So the idea is that to read a selection of daily newspapers or other publications online your Web browser isn’t good enough anymore – what you really you need is bag of uniquely branded WPF craplets provided by the each of the publishers aided and abetted by Microsoft. Is it April Fools Day already? While you can’t really fault Microsoft for what people do with their programming tools, they are surely to blame for encouraging these clueless folks to believe that this is a good idea.
Catching up on an item from last week – Expression Design Beta 1 and Blend Beta 2 Available:
Yey – I know several of our ISVs have been waiting patiently for these downloads. I just need to find a day to try them both out! You can beat me to it by downloading them from http://microsoft.com/expression.
eWEEK’s Darryl K. Taft interviews Forest Key, director of product management for Microsoft’s design tools, and InfoWorld’s Paul Krill interviews Eric Zocher, general manager of the Microsoft Expression product line, to provide the big picture, but the nut is that the Expression family is Microsoft’s new foray into tools for designers as opposed to all the existing tools for developers. The Expression products utilize Windows Presentation Foundation (WPF, codenamed Avalon), Windows Presentation Foundation Everywhere (WPF/E, aka “Flash Killer” which also has a new CTP) and XAML to create the design elements for rich content Web and desktop applications.
Of course, a persistent side issue of the invidious distinction between designer and developer tools is the fact that the Expression tools are not being made available to developers through the Microsoft Developers Network (MSDN). As long as Microsoft is going to erect barriers between the two, they might as well also create a “Microsoft Designers Network” although they better use a little of that artistic creativity to avoid conflicting acronyms.
The day has finally come: Windows Vista is going gold. And the public announcement that Windows Vista has been released to manufacturing is going to happen tomorrow, November 8, around 11 a.m. PST, sources close to the company are saying.
The main course must be close, because yesterday we got the appetizers as Microsoft released the .NET Framework 3.0, Visual Studio 2005 Tools for Office for the 2007 Microsoft Office system, ASP.NET AJAX and Microsoft SQL Server 2005 Compact Edition:
The technologies announced today include the following:
• The release to manufacturing of Microsoft .NET Framework 3.0, which provides advances for building rich, interactive client applications (Windows Presentation Foundation), communication and workflow (Windows Communication Foundation and Windows Workflow Foundation) and online identity management (Windows CardSpace).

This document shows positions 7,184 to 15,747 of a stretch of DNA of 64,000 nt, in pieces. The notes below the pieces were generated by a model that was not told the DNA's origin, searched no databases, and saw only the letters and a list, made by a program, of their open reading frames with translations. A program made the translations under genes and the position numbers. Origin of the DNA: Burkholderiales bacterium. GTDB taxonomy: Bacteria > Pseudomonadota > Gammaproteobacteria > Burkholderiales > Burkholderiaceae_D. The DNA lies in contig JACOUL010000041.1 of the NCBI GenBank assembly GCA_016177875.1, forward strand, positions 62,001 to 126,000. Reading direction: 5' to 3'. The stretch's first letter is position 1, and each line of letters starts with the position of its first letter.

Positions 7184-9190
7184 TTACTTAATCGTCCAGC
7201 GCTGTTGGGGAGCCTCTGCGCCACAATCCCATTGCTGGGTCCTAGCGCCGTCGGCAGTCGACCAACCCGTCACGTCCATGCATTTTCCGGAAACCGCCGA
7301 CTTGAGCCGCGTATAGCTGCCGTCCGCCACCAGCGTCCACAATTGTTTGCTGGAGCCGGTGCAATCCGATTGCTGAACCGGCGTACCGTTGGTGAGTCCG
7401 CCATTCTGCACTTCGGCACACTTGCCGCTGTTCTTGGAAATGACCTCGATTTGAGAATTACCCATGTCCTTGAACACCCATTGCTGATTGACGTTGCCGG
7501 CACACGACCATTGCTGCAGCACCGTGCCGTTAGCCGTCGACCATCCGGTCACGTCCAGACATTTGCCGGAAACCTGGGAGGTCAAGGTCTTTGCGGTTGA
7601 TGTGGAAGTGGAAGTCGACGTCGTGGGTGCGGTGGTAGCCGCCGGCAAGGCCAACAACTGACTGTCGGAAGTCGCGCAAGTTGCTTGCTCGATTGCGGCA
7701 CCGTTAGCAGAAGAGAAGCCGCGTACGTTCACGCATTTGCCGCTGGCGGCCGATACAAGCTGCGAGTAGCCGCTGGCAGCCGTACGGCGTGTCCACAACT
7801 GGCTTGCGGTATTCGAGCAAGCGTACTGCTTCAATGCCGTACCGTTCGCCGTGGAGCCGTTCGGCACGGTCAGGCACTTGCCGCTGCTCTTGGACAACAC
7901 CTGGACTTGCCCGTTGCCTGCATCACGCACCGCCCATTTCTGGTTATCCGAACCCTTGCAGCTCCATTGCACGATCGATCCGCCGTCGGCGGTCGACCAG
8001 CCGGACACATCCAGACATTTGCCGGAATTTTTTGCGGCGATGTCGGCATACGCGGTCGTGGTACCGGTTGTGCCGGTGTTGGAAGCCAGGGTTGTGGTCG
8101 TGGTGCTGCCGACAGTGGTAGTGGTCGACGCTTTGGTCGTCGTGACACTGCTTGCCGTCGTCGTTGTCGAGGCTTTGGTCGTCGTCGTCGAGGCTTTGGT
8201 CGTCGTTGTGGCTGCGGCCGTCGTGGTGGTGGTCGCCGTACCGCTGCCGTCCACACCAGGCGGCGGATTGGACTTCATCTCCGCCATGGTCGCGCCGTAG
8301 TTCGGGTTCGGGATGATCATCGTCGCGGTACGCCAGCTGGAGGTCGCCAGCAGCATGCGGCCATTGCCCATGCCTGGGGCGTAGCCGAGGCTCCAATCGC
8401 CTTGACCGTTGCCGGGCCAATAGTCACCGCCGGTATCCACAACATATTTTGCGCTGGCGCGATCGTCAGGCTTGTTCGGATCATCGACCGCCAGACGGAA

• The availability to MSDN® Premium subscribers of Windows Vista and the 2007 Microsoft Office system on release to manufacturing.
• The availability of Visual Studio 2005 extensions for the .NET Framework 3.0, a series of plug-ins and project templates that enable developers to use Visual Studio 2005 to build .NET Framework 3.0 solutions.
• The release to manufacturing of Visual Studio 2005 Tools for Office for the 2007 Microsoft Office system to build solutions for the six major applications in the 2007 Microsoft Office system: Office Word, Office Excel®, Office Outlook®, Office PowerPoint®, Office Visio® and Office InfoPath®. Visual Studio 2005 Tools for Office for the 2007 Microsoft Office system enables developers to build scalable, robust line-of-business applications that leverage the functionality of the 2007 Microsoft Office system.
• The release candidate of Microsoft SQL Server™ 2005 Compact Edition, a new offering for essential relational database functionality in a compact footprint. By sharing a familiar SQL Server syntax and common ADO.NET programming model with other editions of SQL Server, SQL Server Compact Edition allows developers and administrators to apply their existing skills and be immediately productive. The release candidate is available via download at http://www.microsoft.com/sql/compact.
All of the above are available now. Still in the oven however is SQL Server 2005 Service Pack 2 (SP2) for which a new Community Technology Preview (CTP) was released yesterday. It’s required for Vista because, as mentioned here previously, it provides SQL Server Express Edition which replaces the Microsoft Desktop Engine (MSDE) used by some Microsoft and 3rd party applications, but which is not supported on Vista.
Ensuring Vista application compatibility isn’t glamorous, but it’s critical for rapid Vista uptake (particularly in large organizations) and Microsoft is trying to ease the pain with the release candidate of the Microsoft Application Compatibility Toolkit (ACT) 5 which was just posted.